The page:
running alongside, I didn't mind his company. I talked to him--asking
him about his family and kids.
- "How's your mother-in-law?" I asked. "Get
along with her pretty well? How does she deal with this heat? Any of
your kid s play cricket?"
- After no answer, I continued, "Do you know of any
ice cold swimming pools around here buddy? Have any friends who sell
Dreamsicles? Man, could I curl my tongue around a Dreamsicle right about
- The emu never looked over during the whole conversation,
but kept perfect stride with me.
- This new partnership continued for 30 miles. I really
enjoyed George's (his new name) company. But it was time to call it a
day, so I turned off the highway and pitched my tent a hundred meters off
the road. George walked into the bush with me and stood while I cooked
dinner. I threw him another piece of apple. An hour later, with the sun
set, George's black -silhouette pressed against the sky as he seemingly
stood guard outside my tent.
- "You don't have to stay here all night George.
Go find your friends. I'm out of apples."
- George didn't budge. I finished dinner and went to bed
with him standing outside my tent. Around three o'clock, I woke up.
A glance outside my tent revealed George standing guard. I felt safe.
- Next morning, I woke up with my new friend standing in
the same spot.
- "G'day George," I said. "This is going
to be a test of your character to run 150 kilometers today mate."
- George snaked his beak down to my tent flap.
- "Okay, you want some food," I said. "Just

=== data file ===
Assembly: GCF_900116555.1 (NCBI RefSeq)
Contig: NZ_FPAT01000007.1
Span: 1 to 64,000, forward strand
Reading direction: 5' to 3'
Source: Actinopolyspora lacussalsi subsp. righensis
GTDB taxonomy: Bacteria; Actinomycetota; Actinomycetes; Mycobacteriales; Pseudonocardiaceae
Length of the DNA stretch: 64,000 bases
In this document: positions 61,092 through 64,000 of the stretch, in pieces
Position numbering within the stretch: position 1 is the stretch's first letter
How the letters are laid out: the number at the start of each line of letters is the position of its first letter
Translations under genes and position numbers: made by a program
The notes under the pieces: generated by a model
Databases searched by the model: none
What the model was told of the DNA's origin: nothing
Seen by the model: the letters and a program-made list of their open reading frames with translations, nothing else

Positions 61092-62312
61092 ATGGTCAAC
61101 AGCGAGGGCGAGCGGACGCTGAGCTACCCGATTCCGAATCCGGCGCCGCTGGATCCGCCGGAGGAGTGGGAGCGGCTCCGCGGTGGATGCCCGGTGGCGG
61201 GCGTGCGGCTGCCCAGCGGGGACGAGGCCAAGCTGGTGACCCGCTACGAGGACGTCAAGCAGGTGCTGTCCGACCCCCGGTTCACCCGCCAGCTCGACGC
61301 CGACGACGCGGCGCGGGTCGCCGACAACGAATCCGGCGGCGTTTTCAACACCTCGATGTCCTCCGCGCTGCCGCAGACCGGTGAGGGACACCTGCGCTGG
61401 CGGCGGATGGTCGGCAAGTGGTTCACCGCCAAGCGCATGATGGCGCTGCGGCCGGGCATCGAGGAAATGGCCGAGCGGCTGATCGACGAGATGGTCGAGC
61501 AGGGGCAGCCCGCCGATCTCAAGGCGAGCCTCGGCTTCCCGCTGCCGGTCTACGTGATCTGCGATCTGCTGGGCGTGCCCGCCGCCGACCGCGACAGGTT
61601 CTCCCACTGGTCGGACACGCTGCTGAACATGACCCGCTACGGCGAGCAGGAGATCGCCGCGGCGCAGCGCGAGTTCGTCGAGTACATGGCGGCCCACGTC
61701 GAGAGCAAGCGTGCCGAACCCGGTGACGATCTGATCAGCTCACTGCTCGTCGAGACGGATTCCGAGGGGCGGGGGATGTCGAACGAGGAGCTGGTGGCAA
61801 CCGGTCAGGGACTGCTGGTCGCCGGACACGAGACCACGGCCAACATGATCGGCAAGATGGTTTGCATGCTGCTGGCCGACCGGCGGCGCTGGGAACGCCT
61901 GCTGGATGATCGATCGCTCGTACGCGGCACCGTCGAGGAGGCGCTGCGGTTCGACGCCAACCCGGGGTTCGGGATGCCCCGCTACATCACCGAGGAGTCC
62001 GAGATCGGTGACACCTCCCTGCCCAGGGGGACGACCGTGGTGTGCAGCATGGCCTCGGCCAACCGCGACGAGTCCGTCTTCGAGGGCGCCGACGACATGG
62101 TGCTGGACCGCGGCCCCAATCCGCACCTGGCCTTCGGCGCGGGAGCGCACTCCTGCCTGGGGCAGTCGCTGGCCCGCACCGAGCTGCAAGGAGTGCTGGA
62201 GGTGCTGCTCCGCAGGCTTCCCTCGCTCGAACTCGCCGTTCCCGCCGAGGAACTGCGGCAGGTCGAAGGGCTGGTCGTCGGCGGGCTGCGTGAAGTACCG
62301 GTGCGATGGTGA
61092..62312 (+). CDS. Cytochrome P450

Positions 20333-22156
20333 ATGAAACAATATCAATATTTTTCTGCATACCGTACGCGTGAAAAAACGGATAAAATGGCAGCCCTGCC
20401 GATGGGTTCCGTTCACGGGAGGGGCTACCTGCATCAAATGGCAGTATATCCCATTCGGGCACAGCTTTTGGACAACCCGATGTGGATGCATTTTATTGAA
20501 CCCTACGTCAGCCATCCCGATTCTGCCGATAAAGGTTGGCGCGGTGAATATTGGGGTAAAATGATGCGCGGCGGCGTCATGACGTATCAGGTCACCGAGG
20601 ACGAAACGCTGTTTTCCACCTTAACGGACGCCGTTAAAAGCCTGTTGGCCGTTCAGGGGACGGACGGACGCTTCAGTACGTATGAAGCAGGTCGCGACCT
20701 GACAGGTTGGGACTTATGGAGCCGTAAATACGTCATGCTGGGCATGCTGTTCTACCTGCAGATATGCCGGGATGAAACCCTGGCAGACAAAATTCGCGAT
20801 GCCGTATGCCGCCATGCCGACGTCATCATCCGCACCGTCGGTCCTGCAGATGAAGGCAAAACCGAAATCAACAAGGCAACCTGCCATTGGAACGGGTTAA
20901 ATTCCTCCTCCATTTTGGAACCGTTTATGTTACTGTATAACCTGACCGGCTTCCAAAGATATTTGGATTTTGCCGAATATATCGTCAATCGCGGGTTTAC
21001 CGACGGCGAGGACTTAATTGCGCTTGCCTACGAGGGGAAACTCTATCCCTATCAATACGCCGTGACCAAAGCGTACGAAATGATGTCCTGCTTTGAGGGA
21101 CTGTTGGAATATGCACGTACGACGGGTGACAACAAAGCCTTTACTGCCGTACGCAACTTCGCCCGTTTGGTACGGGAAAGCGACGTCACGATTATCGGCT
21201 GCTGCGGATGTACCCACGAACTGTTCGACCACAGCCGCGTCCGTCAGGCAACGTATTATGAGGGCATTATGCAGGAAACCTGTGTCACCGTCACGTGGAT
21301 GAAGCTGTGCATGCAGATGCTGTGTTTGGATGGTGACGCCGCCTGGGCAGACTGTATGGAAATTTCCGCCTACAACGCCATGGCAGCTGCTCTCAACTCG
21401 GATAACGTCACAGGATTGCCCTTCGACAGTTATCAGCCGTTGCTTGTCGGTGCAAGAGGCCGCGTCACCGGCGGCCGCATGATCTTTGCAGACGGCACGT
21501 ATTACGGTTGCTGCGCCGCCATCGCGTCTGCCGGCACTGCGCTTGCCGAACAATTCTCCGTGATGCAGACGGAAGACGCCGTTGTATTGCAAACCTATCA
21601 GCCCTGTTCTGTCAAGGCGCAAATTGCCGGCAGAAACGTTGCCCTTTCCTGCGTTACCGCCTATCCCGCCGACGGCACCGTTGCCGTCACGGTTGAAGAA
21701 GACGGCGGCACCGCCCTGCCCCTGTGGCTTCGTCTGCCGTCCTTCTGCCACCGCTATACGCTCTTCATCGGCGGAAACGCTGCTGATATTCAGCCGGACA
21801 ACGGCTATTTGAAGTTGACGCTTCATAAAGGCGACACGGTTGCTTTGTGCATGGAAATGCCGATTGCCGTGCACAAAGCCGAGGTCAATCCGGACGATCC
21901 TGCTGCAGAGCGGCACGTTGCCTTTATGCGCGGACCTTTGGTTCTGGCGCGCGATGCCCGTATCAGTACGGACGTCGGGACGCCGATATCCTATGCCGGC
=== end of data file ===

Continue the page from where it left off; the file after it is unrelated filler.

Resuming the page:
wait till I finish eating, okay?!"
- "Crazy bird," I said, talking to myself. "This
is outrageous. I'm out in the middle of nowhere, 12,000 miles from home--and
here you stand guard over my tent all night--in this one tiny spot on the
face of the earth, and all you want is a piece of apple. It's a cheap
price to pay for your friendship George."
- "I couldn't agree with you more," I answered.
"But you gotta' work on your vowels my friend."
- I packed my gear and walked out to the road with George
following. I fed him a piece of bread. He again took up his- effortless
stride alongside my bike. It was like having my own dog as my best friend
and traveling companion. After an hour, I stopped for a drink and squirted
water into George's face. He pranced around in a circle like a banshee,
crowing a weird sound. He loved the water.
- "You're one crazy bird," I said. "Here,
have another shot."
- I squirted a steady stream into his face. He opened
his beak and caught the water like a funnel. It drained down his throat.
When half my bottle was gone, I stopped. He flapped his wings and danced
around some more, squawking happily. He loved the attention. We were
- Minutes later, I pedaled west, with a blazing sun rising
high into the sky. Sweat dripped off my nose and chin onto the tube.
I looked for George, but he wasn't with me. I looked back. He was gone.
"I'll be darned," I said. "I was enjoying -George's company."
- I pulled around in a big circle on the highway, but no
George was in sight. The Outback stretched to the four horizons.
- Some kind of joy faded from my spirit when George quit
our partnership. Loneliness crept in again, but I told myself that it
was better to have enjoyed him than never to have met him at all. He proved
one lesson to me that day--all great journeys through life are better,
when shared by two.
- I looked around one more time, but the Outback rippled
in the heat waves. Better get on with it. I had half a continent to go.
- Excerpt from Bicycling Around the World: Tire Tracks
for Your Imagination by Frosty Wooldridge, <http://www.amazon.com>www.amazon.com ,
Kindle, copies 1 888 280 7715